Our systematic review aims to provide an overview of the present literature and explain the possible differences emerging in results based on the characteristics of the published studies. Our primary research objectives are:
  • Examine if probiotic treatment can induce and maintain remission in adults.
  • Examine differences in efficacy between various probiotic strains, as well as differences between symbiotic treatment and therapeutic formulas containing only one type of microorganism.
  • Compare treatment options concerning the duration of treatment, examining their possible role in the long-term maintenance of remission.
  • Compare probiotic treatment with approved therapeutic options, such as mesalazine.
  • Examine differences in the efficacy of probiotics when provided in active and inactive stages of the disease.
Our systematic review aims to provide an overview of the present literature and explain the possible differences emerging in results based on the characteristics of the published studies. Our primary research objectives are to examine if probiotic and symbiotic therapies can induce and maintain remission in adults in both active and inactive phases of the disease. An additional goal is the comparison of different probiotic-based treatment strategies regarding various parameters, such as the type of microorganisms used and the duration of treatment.

2. Materials and Methods

2.1. Ethical Considerations

Ethical approval for this study was not required as it used only secondary data and analysis. This study is a part of a thesis for a Master of Science degree in the medical school of the Democritus University of Thrace.

2.2. Search Strategy

This systematic review was performed according to the Preferred Reporting Items for Systematic reviews (PRISMA) guidelines (Figure 1) [33]. Two researchers (G.V. and C.S.) independently searched the PubMed database from inception to 31 December 2021 for observational and randomized studies examining the possible role of probiotics in inducing and maintaining remission in Crohn’s disease and ulcerative colitis. The keywords were used in various combinations: “Lactobacillus, Bifidobacterium, Saccharomyces, dietary supplement therapies, probiotics, prebiotics, essential oils, honey, natural products, inflammatory bowel disease, Crohn’s disease and ulcerative colitis”. The respective MESH terms are enlisted in Supplementary Table S1.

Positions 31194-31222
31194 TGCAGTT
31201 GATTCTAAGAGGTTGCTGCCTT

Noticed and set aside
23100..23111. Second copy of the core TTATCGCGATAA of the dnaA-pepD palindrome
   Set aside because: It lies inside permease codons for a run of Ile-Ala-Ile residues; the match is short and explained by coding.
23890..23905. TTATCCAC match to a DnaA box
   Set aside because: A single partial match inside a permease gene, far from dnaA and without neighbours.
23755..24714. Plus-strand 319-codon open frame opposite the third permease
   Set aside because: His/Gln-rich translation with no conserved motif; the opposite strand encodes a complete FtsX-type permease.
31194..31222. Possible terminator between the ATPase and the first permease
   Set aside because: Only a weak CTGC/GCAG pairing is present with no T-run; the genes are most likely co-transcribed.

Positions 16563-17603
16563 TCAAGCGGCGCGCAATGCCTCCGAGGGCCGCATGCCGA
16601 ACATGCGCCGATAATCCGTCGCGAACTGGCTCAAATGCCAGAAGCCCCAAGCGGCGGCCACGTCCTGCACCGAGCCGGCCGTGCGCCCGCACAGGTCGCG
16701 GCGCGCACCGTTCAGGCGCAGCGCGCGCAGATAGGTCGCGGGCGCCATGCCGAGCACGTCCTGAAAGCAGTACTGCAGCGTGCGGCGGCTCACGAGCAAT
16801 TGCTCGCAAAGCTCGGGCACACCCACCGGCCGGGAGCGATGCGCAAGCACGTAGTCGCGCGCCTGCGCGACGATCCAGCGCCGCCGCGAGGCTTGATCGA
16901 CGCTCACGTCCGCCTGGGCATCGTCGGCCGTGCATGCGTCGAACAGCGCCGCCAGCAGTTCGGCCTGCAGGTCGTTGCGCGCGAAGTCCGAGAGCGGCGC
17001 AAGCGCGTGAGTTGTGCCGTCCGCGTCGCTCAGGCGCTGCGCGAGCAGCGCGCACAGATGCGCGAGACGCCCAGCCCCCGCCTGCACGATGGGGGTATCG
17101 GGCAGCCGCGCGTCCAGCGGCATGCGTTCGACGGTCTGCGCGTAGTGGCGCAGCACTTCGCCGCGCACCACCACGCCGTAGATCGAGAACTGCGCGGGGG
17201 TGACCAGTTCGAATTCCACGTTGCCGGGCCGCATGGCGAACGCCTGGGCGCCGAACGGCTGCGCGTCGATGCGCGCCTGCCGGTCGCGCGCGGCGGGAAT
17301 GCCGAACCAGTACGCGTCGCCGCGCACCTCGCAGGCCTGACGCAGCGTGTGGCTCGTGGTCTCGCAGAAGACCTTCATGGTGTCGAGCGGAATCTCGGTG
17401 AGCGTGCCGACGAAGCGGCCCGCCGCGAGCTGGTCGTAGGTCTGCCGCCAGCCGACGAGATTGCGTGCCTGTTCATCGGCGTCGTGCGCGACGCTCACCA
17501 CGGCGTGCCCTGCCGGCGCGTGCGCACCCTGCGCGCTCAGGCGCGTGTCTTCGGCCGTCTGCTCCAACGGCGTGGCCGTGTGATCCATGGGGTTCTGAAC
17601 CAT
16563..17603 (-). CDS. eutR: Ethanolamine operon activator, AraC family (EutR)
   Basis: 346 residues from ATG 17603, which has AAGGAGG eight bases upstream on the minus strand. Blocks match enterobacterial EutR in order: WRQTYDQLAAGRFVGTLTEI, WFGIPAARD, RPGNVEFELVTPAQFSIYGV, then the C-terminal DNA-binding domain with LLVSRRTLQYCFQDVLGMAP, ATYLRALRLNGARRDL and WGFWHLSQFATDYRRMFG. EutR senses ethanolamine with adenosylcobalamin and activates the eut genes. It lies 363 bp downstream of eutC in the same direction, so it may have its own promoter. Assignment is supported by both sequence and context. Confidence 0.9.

PubMed is a free database covering medical, biomedical, and life-science literature research. More than 35 million records are included in PubMed, emerging from the domains of life sciences, behavioral sciences, chemical sciences, and bioengineering. The essential components of PubMed are Medline and PubMed Central, which allows searching in journals selected from MEDLINE and full-text access “ (accessed on 31 January 2023). PubMed is preferred in studies for the methodological paper’s selection and publication of systematic reviews in various areas of the medical literature due to its accessibility and content extensiveness [34,35,36].
We also searched the references of the retrieved articles and meta-analyses for additional studies which would not have been identified in the original search. The last update was conducted on 30 June 2022, and no additional studies have been recorded. The consensus was resolved by consulting a third independent investigator (E.B.).

2.3. Eligibility Criteria

The eligibility of studies was decided using the following criteria:
  • Randomized controlled trials (RCTs).
  • Studies about participants diagnosed with inflammatory bowel diseases.
  • Studies published in the English language.